Wednesday, December 16, 2009
I also found this online on the Maryland Archives website. This Resolution is the Maryland General Assembly's reaction to Congress' 19th amendment, granting women the right to vote in the United States. Also, it distinctly states that Maryland will not ratify this amendment, however, as my previous post shows, Maryland's ratification was not needed.
Emma Maddox Funck was the sister of Etta Maddox and like her sister was a suffragist. Mrs. Funck was widely involved in clubs and organizations supporting woman suffrage movements. She was the president of the Baltimore Suffrage Club from 1897 to 1920, which was a part of the National Woman Suffrage Association. Additionally, Mrs. Funck was the president of the Maryland Woman Suffrage Association from 1904 to 1920. In 1921, Emma along with five other women found the Maryland Federation of Republican Women and she became the president of the Baltimore Republican Club. Mrs. Funck also ran for legislature in 1923 and ran for Clerk of the Court of Common Pleas in Baltimore, however, she did not win either. "Mrs. Funck led a full and active life…in her own way, (she) helped to make some of the gains upon which feminists who followed her based their actions and moved ahead to make additional gains for all women" (Wallace, 145-146).
Wallace, Mal Hee Son. "Emma J. Maddox Funck, 1853-1940: Maryland Suffrage Leader" In Notable Maryland Women, edited by Winifred G. Helmes, 225-29. Cambridge: Tidewater Publishers, 1977.
Tuesday, December 15, 2009
Saturday, December 5, 2009
 "Maryland's Woman Lawyer", The New York Times, September 12, 1902, http://proquest.umi.com.proxy-ub.researchport.umd.edu/pqdweb?index=0&did=118479074&SrchMode=2&sid=1&Fmt=10&VInst=PROD&VType=PQD&RQT=309&VName=HNP&TS=1261023248&clientId=41152 (accessed October 17, 2009).
Finally, this article is significant because it mentions Etta Maddox's first trial and it mentions that she is representing her brother-in-law. Again, had it not been for Maryland legislature changing the law, Etta Maddox would not have had the opportunity to be counsel in these cases.
 "Miss Maddox Is Counsel", The Baltimore Sun, September 27, 1905, http://proquest.umi.com.proxy-ub.researchport.umd.edu/pqdweb?index=0&did=1646330862&SrchMode=2&sid=3&Fmt=10&VInst=PROD&VType=PQD&RQT=309&VName=HNP&TS=1261023885&clientId=41152 (accessed October 17, 2009).
Thursday, November 12, 2009
According to majority of sources I've come in contact regarding Etta Maddox, Margaret Brent is referred to as Maryland's first woman lawyer, however, the sources always point out that the actual first woman attorney in Maryland was Margaret Brent. According to the book, Notable Maryland Women,
In Maryland and in other North American settlements most litigants depended upon their own legal ability or on that of experienced but unprofessional attorneys until well into the eighteenth century. Nor was it unusual for women to appear in the colonial courts.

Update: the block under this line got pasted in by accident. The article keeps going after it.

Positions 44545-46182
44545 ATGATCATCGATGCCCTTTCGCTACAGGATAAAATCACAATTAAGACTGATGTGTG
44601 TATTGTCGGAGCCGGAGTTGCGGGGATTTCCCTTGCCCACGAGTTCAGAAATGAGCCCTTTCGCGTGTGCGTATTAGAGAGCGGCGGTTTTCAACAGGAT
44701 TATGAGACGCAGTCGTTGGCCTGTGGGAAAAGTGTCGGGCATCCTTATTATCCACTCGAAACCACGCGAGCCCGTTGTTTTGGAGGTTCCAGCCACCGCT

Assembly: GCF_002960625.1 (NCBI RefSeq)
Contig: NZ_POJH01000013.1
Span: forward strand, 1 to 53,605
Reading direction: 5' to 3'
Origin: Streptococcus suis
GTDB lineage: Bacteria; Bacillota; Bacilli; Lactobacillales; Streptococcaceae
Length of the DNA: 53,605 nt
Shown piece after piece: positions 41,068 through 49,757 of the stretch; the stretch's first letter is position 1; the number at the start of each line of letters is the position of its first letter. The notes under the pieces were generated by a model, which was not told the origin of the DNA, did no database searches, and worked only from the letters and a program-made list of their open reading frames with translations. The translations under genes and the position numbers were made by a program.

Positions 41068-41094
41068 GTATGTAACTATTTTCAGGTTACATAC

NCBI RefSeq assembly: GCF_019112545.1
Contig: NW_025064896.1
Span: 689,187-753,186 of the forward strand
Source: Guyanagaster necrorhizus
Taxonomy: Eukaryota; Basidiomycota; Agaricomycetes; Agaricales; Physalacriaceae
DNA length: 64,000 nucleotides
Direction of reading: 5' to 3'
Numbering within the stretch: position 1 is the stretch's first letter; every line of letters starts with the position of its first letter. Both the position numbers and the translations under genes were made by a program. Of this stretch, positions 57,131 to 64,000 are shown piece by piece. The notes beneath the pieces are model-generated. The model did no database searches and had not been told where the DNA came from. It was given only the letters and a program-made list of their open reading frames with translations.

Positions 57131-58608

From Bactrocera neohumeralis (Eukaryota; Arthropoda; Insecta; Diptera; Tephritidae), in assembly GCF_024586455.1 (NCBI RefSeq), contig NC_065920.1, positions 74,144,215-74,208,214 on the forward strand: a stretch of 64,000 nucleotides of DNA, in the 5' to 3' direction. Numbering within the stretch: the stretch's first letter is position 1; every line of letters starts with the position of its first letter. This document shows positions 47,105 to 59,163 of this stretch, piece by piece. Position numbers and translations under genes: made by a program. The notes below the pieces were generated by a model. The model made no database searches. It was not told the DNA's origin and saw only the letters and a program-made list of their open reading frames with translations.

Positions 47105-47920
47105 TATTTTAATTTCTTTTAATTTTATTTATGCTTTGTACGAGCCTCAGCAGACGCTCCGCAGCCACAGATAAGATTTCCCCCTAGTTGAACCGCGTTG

Margaret Brent is not only known as Maryland's first woman lawyer, she could also be known as a suffragist. According to the Maryland State Archives website, "on January 21, 1648, Margaret Brent appeared before the assembly and requested two votes. She asked one for herself as a landowner and one as Lord Baltimore's attorney."
Masson, Margaret W. "Margaret Brent, 1601-1671: Lawyer, Landholder-Entrepreneur." In Notable Maryland Women, edited by Winifred G. Helmes, 44. Cambridge: Tidewater Publishers, 1977.
 The Maryland State Archives. "Margaret Brent (ca.1601-ca. 1671)." http://www.msa.md.gov/msa/speccol/sc3500/sc3520/002100/002177/html/brochure.html (accessed November 29, 2009).
New River Notes. Picture of Margaret Brent, http://www.newrivernotes.com/dc/rcdc.htm (accessed November 29, 2009).
Tuesday, November 3, 2009
I added a link on the left of the page labeled as In re Maddox. This link will lead you to the case before the Maryland Court of Appeals regarding Etta Maddox's application for admission to the Maryland State Bar and the Court of Appeals decision. I found this case on Westlaw.
This case is important because it is regarding Etta Maddox's application to be admitted to the Maryland Bar. During this time, women were not permitted to practice law in Maryland. The Maryland Court of Appeals decided that " we are not to be understood as disparaging the laudable ambition of females to become lawyers. It is for the general assembly to declare what class of person shall be admitted to the bar. We have no power to enact legislation. The courts can only interpret what the legislature adopts. "
This article is from the Baltimore Sun. It announces the Maryland Court of Appeals decision to not admit Etta Maddox to the Bar. Also, it announces Ms. Maddox's plans to take the issue to legislature. 
 "Bars Woman Lawyer," The Baltimore Sun, November 22, 1901, http://proquest.umi.com.proxy-ub.researchport.umd.edu/pqdweb?index=0&did=1651692112&SrchMode=2&sid=2&Fmt=10&VInst=PROD&VType=PQD&RQT=309&VName=HNP&TS=1261021785&clientId=41152 (accessed October 17, 2009).
 In re Maddox, 55 L.R.A. 298, 93 Md. 727, 50 A.487 (1901).